Okay I am just going to get right into this and admit
I LOVE GIRLS!
The television show not girls in general, but I digress from the first moment I laid eyes on episode 1 of this show I knew I adored it, and was genuinely excited about this series… then the whole race issue came up. I was so excited that there was someone so much like me on-screen that not seeing any people of color was a minor blip on my radar. It wasn’t until I looked again and started reading articles that I began getting more annoyed by this. I felt like I connected with Lena on some level because we shared similar experiences and when I realized that she didn’t even think of the fact that someone who looked like me could be so similar was kind of hurtful. It was like being reminded yet again that we will always be thought of as the other. So being the good black person I am I too joined in on the protesting of Girls even going as far as hoping it would do poorly.
I held out for a while, like five weeks, then I read this article (
which I cannot find, sorry y’all found it!) by Awkward Black Girl writer/producer/actress Tracy Oliver and found myself shaking my head to a number of her points. I particularly agree with the point that the problem with lack of diversity has less to do with Lena and Girls and more to do with the Hollywood system and it was at that moment it hit me… I have no reason to be pissed at Lena. Am I still a little disappointed she forgot the minorities? Yes, but I also realize that when you write something from your perspective it can at times be limiting. Even as a black girl I realize that my perspective could exclude a lot of my fellow minorities thanks to education, location, and class differences. Does that mean I don’t acknowledge them or know they exist? No, it just means that in my limited perspective I cannot write something honest about someone else’s experience.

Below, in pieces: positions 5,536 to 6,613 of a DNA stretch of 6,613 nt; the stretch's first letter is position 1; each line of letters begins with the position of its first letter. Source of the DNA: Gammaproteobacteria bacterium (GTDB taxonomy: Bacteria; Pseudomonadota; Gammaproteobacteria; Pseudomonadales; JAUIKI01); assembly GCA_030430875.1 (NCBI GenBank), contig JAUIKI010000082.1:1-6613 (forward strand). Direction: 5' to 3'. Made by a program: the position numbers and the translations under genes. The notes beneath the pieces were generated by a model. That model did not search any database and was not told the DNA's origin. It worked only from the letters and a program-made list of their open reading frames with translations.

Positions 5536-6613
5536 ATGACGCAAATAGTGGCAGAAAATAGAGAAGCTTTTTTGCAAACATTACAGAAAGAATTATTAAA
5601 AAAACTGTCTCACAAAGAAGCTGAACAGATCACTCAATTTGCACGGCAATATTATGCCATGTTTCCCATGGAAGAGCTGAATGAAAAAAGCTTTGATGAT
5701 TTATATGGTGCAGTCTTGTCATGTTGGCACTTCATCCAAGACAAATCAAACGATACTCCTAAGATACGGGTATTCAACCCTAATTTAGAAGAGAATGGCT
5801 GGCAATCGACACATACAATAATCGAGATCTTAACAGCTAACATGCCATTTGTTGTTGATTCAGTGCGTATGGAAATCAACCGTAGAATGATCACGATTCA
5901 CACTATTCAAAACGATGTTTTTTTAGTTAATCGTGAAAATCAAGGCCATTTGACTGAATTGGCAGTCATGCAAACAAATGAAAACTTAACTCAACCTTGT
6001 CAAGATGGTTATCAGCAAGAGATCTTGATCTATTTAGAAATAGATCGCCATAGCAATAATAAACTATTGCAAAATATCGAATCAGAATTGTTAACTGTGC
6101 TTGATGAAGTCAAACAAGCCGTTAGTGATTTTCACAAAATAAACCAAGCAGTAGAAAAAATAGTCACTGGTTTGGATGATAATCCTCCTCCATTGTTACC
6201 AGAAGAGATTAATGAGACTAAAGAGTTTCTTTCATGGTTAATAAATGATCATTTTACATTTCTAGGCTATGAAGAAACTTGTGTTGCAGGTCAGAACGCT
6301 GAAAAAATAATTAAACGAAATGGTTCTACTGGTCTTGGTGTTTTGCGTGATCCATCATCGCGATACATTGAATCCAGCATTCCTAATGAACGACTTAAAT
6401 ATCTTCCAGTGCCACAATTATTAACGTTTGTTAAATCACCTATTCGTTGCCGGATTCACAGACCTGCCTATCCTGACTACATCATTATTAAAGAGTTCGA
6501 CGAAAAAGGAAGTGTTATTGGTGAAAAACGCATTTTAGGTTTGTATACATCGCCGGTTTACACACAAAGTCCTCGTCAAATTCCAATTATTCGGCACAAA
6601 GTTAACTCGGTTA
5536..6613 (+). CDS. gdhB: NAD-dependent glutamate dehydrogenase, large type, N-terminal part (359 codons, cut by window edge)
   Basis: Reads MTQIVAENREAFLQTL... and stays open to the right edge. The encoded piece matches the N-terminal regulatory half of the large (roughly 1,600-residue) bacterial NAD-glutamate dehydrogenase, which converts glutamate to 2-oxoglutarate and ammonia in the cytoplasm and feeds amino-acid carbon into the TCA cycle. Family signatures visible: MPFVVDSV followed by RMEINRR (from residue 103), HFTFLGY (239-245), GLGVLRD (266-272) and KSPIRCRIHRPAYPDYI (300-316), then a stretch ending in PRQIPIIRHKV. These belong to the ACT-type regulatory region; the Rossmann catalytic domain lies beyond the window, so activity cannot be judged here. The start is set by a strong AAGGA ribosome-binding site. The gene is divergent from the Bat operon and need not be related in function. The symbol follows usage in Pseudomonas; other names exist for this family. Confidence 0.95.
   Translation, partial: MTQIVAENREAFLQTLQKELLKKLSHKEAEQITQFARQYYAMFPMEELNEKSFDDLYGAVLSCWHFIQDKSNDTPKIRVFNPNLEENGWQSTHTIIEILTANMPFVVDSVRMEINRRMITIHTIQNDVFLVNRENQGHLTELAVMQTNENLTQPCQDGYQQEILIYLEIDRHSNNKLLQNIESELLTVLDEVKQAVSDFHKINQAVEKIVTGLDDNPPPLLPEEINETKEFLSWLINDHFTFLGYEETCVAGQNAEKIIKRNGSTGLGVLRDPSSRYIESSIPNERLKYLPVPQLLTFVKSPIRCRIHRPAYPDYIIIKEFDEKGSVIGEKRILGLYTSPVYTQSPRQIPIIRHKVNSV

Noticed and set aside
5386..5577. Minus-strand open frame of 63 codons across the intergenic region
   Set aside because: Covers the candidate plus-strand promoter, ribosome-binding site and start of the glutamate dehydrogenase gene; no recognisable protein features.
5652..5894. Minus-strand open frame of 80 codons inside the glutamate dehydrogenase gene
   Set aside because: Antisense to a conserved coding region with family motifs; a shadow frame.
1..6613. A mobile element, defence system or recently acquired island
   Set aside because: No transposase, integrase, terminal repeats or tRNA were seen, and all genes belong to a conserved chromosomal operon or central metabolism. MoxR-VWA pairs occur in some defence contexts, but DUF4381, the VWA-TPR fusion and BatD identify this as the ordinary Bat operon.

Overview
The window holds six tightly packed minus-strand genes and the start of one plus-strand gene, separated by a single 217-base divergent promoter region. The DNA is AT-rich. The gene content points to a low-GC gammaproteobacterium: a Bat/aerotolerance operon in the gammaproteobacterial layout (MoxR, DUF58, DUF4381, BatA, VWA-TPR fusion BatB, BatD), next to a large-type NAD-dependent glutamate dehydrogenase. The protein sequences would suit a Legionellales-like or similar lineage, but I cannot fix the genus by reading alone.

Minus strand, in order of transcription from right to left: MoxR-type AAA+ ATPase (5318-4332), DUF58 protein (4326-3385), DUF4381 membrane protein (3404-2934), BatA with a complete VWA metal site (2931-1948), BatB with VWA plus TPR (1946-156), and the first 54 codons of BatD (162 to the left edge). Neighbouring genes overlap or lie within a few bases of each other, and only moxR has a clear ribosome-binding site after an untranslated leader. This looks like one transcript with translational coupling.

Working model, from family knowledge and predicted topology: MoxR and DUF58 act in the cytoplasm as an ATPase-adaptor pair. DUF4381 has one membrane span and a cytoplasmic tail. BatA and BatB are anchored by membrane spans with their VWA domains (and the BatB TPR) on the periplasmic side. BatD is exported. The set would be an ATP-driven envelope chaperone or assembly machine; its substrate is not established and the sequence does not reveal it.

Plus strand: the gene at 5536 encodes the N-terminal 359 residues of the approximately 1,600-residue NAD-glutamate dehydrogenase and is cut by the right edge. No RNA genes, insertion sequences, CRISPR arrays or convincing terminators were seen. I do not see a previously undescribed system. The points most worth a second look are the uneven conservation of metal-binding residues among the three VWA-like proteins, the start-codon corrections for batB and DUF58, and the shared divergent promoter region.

But we also have to acknowledge that despite the fact that characters have some minor aesthetic differences from us (race, sex, age, etc.) we can still have shared experiences. In my mid-twenties I completely connected with the book It’s Kind of a Funny Story despite being neither a teenager nor a boy. And in that same way I can connect with Hannah’s experience, the girls on the show don’t have to be black for me to understand exactly where they are coming from. As a matter of fact on paper I most likely have more in common with Hannah than with any black character on television or in movies. Do I wish representations of black girls like this…
were on television? Yes, but I also realize that Lena’s Girls is a step in the right direction. For once we don’t have to watch a show about some skinny blond chick in a $600 Marc Jacobs dress (love ya Marc!) complaining about being broke and how she can’t get a date. Girls is about as real as television is going to let us get for now and I’ll take it because I realize change can’t be over night.